The material Bakelite reemerges as a central topic in the second half of the book, which considers how issues of intellectual property, commercialization, scientific knowledge, and corporate culture dominated the concerns of Baekeland and the General Bakelite Company (later Bakelite Corporation). Through a meticulous investigation of Baekeland’s papers, Mercelis examines how the scientist-entrepreneur employed technical knowledge and business acumen in an attempt to control the development not only of Bakelite but also of the entire phenolic resin industry. Mercelis challenges the interpretation offered by cultural historian Meikle in American Plastic, which recounts Baekeland’s struggles to protect his invention (and his legacy) from competitors, patent infringers, and the vagaries of public opinion. “Bakelite, not Baekeland,” Meikle ultimately argues, “contributed to shaping the material parameters of the twentieth century.”[1] Yet Mercelis contends that Baekeland maintained considerable control over Bakelite (at least until the company’s sale to Union Carbide in 1939) by marshaling his experience and expertise as a scientist-entrepreneur. He constrained, for instance, Bakelite’s use in the manufacturing of fancy goods, which he described as “mere trifles” in comparison to the industrial goods created by “the electrical and mechanical arts” (pp. 173–74).

As scholars have since shown, the same decorative objects that Baekeland deplored have had an outsized influence on the cultural meaning of plastic, especially within the context of America’s post-World War II culture of leisure and material abundance. Beyond Bakelite encourages us, however, to train a similarly analytical eye on plastic’s use in the manufacture of technical and industrial products and to see these objects as generative of not only economic value but also cultural meaning. After all, Baekeland believed that science and industry contributed as much as the arts, if not more, to cultural and moral development. While Mercelis notes that Bakelite was primarily known in the interwar period for its use in automotive, telephone, and radio parts (rather than buttons and billiard balls), it will fall to other scholars to explicate exactly how these technical applications influenced the popular perception and meaning of materials such as Bakelite.

Despite its clear methodological differences from material culture studies, Beyond Bakelite nevertheless suggests exciting interpretive possibilities for that field. For instance, in his focus on Bakelite’s transatlantic commercialization, Mercelis taps into an ongoing scholarly interest in the mechanisms of cross-cultural exchange and, particularly within the fields of anthropology and art history, the ways objects circulate between cultures. Yet rather than focus on how physical goods crossed the Atlantic, Mercelis instead emphasizes how Baekeland’s efforts to commercialize Bakelite and protect his intellectual property structured the development of the plastics industry in both Europe and the United States. In other words, Baekeland’s immaterial knowledge work proved essential to the spread of Bakelite and other plastics and their now ubiquitous presence in the global marketplace.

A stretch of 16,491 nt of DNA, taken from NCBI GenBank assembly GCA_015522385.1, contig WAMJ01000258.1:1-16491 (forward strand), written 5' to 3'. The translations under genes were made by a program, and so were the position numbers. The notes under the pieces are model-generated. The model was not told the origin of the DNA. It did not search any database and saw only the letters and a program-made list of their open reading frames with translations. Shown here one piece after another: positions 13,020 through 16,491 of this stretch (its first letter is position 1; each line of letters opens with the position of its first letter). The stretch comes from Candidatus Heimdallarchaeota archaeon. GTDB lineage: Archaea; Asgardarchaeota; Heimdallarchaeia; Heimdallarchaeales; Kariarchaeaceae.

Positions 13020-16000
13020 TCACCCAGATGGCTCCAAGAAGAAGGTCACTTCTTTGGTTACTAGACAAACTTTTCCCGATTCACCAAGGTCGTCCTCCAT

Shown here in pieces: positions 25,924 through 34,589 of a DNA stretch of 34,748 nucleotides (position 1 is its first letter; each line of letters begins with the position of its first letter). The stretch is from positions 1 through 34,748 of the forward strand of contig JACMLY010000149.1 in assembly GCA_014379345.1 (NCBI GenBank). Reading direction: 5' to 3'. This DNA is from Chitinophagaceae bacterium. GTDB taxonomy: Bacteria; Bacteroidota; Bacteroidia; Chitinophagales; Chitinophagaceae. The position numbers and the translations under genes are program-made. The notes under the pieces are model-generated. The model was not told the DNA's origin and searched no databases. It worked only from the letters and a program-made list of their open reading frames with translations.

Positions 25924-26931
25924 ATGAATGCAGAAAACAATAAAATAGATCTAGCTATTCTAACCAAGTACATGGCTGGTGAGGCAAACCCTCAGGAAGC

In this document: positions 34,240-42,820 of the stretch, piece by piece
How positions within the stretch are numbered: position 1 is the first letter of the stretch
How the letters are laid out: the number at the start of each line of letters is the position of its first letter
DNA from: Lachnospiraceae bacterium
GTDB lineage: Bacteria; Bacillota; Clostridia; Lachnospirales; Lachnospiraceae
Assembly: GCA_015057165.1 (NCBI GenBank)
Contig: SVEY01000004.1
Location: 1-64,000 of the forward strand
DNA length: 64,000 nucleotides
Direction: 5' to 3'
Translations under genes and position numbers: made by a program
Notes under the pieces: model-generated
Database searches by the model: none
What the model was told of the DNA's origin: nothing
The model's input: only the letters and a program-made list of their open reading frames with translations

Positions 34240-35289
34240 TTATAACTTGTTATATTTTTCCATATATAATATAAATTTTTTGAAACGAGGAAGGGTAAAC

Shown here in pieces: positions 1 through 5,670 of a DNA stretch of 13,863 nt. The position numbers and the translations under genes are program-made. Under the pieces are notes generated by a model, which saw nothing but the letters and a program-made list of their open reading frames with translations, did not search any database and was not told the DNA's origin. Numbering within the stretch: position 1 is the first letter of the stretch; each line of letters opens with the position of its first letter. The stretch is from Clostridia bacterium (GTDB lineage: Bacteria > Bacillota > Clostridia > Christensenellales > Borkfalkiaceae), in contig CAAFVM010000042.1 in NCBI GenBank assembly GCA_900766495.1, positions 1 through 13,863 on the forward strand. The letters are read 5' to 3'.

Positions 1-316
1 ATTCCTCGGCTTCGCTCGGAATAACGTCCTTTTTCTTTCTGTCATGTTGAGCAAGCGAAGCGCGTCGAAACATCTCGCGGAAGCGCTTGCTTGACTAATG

Mercelis’s other major contribution is his concept of the science-industry nexus, a forerunner, perhaps, of the Cold War military-industrial-academic complex. Evident in the boundary crossing activities of industrial research laboratories, independent science institutes, and professional scientific societies, this alliance of science and industry encourages us to see our material world as the product of a systematic pursuit of scientific innovation and economic progress, twin imperatives that became even more powerful as they reinforced one another. As scholars of material culture, we might expand on Mercelis’s formulation by envisioning and investigating the concept of a science-industry-design nexus, for it was precisely during this period at the turn of the twentieth century that industrial design emerged as a professional activity. Many of these industrial designers sought to master not only principles of design but also the technics of science and business, and they worked alongside scientist-entrepreneurs like Baekeland to shape our material surroundings.


[1]. Jeffrey L. Meikle, American Plastic: A Cultural History (New Brunswick, NJ: Rutgers University Press, 1995), 46.

Citation: Robert Gordon-Fogelson. Review of Mercelis, Joris, Beyond Bakelite: Leo Baekeland and the Business of Science and Invention. H-Material-Culture, H-Net Reviews. December, 2020.
URL: https://www.h-net.org/reviews/showrev.php?id=55422